Any color adjustment tool, in any software—past, current or future—works (or does not work) based on the control it offers over one or more of the three elements of color: luminosity, hue and saturation. Photoshop users have more than 20 color adjustment tools. There are six go-to tools, eight “exotic” color tools and 11 redundant tools.
Go-To Color Adjustments
There are six color adjustment tools that I shudder to think of living without: Curves, Hue/Saturation, Vibrance, Selective Color, Photo Filter and Black & White.
Curves offers the ultimate control over luminosity; no other adjustment offers such precision over the relative darkness and lightness of shadows and highlights. Using the separate channels, Curves offers the same kind of precision when adjusting hue.
Hue/Saturation and Vibrance are the two essential tools for adjusting saturation. What’s the difference? Vibrance saturates less-saturated colors more and prevents clipping in very saturated values, producing a heavier appearance. Hue/Saturation produces a lighter more intense effect, so use it cautiously; you can quickly clip values, producing an overly smooth, overly saturated synthetic appearance if used aggressively. Similarly, handle its Hue slider with care; it’s really more useful for color transformation than it is for color enhancement.
Unlike the Vibrance tool, Hue/Saturation offers the ability to adjust individual hues without the need for masking. Neither has the ability to selectively adjust the saturation of highlights, midtones and shadows; for this, you’ll need a luminosity mask. Vibrance provides only a very limited ability to selectively adjust colors with different levels of saturation while Hue/Saturation provides none. (For a way to do this, read my recent column “Saturation Masking”)
Photo Filter offers the ability to adjust the hue and, to a more limited degree, the saturation of an image, much like an analog lens filter would do, only much more precisely and flexibly. Though less intense, Photo Filter preserves hue variety better than a Color Fill layer set to a blend mode of Color.
Selective Color trades in subtlety, referencing CMYK adjustments without leaving RGB working spaces. Its ability to adjust the hue of whites, neutrals and blacks, and its ability to mix white and black into other hues, producing reduced saturation tints and shades, makes it unique.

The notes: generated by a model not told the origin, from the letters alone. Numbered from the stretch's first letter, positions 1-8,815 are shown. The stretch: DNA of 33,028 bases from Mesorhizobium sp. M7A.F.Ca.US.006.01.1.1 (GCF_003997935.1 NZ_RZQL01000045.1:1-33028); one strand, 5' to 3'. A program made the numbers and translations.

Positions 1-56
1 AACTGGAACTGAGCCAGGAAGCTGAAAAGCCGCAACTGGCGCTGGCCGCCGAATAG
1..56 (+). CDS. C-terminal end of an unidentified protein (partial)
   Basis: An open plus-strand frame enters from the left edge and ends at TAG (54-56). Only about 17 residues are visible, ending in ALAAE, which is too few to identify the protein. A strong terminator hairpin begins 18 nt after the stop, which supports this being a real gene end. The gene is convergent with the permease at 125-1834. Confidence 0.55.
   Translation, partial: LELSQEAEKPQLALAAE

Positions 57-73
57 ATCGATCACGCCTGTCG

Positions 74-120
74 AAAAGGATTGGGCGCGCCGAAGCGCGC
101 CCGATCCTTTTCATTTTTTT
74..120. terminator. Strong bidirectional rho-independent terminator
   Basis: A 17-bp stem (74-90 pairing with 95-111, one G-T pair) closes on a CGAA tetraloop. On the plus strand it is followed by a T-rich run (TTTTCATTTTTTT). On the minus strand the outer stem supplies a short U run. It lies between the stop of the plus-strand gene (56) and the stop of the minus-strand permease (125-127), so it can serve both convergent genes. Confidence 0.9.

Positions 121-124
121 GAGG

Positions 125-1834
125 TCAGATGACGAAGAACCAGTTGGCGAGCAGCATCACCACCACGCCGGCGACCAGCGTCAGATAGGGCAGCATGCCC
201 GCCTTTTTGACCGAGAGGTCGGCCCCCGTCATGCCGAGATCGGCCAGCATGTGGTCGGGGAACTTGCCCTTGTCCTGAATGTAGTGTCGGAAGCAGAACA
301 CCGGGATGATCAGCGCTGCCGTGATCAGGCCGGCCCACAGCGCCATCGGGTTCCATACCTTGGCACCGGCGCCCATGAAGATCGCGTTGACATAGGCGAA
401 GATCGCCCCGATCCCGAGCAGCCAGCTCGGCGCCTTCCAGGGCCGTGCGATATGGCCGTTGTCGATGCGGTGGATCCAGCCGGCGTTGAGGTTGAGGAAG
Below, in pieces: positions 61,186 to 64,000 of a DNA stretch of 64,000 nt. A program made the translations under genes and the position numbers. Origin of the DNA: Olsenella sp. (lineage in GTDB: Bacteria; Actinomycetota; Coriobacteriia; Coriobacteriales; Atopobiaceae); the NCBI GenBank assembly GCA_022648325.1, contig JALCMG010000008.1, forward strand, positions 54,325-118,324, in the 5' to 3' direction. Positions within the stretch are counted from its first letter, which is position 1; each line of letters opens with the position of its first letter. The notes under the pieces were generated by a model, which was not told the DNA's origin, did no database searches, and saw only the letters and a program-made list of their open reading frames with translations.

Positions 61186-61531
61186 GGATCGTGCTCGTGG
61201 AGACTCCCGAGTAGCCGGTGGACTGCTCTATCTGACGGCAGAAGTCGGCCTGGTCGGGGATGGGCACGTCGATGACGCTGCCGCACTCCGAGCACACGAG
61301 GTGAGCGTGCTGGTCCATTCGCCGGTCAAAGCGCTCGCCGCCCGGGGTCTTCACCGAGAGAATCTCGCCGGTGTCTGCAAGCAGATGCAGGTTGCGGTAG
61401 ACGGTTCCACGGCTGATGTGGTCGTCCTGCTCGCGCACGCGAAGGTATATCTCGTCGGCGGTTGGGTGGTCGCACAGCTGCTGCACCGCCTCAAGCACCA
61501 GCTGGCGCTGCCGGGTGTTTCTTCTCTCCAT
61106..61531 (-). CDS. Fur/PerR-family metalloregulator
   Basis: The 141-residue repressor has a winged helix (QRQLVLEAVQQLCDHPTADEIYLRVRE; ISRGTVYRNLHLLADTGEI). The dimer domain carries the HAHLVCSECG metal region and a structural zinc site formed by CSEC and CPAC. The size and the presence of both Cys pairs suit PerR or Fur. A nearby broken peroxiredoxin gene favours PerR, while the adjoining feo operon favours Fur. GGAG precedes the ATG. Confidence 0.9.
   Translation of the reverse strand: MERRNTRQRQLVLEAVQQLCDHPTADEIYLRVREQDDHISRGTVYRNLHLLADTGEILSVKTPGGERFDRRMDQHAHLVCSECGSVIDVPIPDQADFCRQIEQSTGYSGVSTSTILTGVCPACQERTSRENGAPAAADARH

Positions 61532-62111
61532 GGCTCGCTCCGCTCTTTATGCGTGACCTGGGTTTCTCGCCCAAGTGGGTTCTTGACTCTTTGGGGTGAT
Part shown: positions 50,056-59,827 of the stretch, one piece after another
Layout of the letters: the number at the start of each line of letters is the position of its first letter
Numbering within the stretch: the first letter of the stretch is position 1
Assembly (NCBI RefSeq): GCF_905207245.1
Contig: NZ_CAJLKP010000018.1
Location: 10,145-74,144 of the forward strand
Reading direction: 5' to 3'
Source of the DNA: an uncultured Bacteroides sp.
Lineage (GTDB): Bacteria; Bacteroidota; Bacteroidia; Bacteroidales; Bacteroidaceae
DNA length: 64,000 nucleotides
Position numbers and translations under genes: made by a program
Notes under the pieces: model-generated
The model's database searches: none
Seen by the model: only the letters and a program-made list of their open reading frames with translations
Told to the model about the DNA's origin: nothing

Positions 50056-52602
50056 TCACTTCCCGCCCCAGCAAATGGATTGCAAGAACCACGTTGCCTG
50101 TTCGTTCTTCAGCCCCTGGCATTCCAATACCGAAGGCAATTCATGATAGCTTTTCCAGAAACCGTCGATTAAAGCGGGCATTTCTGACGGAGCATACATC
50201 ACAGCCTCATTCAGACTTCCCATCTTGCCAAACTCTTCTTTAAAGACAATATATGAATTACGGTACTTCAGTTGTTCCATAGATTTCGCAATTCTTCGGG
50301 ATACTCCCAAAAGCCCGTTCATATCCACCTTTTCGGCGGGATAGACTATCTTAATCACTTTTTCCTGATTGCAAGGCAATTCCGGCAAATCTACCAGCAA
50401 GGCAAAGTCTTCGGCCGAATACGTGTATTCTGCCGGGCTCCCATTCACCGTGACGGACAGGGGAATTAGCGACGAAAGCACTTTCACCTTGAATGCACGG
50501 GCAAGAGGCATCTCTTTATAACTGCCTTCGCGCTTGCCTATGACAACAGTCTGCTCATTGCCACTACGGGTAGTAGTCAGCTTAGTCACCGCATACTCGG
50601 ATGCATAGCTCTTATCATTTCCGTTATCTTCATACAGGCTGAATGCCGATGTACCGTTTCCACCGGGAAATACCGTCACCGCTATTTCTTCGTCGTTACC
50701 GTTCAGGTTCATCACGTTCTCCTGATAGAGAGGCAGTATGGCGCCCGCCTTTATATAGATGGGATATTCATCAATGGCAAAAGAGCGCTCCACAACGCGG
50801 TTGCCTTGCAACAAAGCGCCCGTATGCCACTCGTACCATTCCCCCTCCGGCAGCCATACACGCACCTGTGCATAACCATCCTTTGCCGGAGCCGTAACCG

Black & White is the simplest and most powerful tool for converting color to black-and-white, first reducing saturation to zero and then adjusting luminosity based on original hues. It shines brightest when used in combination with Hue/Saturation and when applied selectively with masks in multiple passes.
Exotic Color Adjustments
You’ll see and think about color differently once you use the three most exotic color adjustment tools in Photoshop: Color Lookup Tables, Gradient Map and Match Color. (For more detail on each of these exotic color adjustment tools, read my previous columns on digitalphotopro.com.) They affect luminosity, hue and saturation in complex nonuniform ways.
Color Lookup Tables combines multiple color routines or recipes into a single adjustment, making it easy to create consistent effects across multiple images; it’s most frequently, but not exclusively, used for color grading the many stills in a video.
Gradient Map uses the luminosity values of an original to selectively distribute new colors into an image.
Match Color applies the color values of one image to another, based on a complex statistical analysis of the color relationships in both; it has an added benefit of being able to neutralize strong color casts, such as those found in underwater exposures, without the use of a second image.
There are also five additional exotic color adjustment tools, which aren’t worth using.
While preserving shadow and highlight detail is best done during exposure and RAW conversion, and while you can mask a Curves adjustment to the shadows or highlights, the adjustment tools Shadows/Highlights and HDR Toning both offer occasionally useful sharpening options that Curves doesn’t, in the form of Radius sliders, which potentially makes them more related to detail enhancement than color adjustment.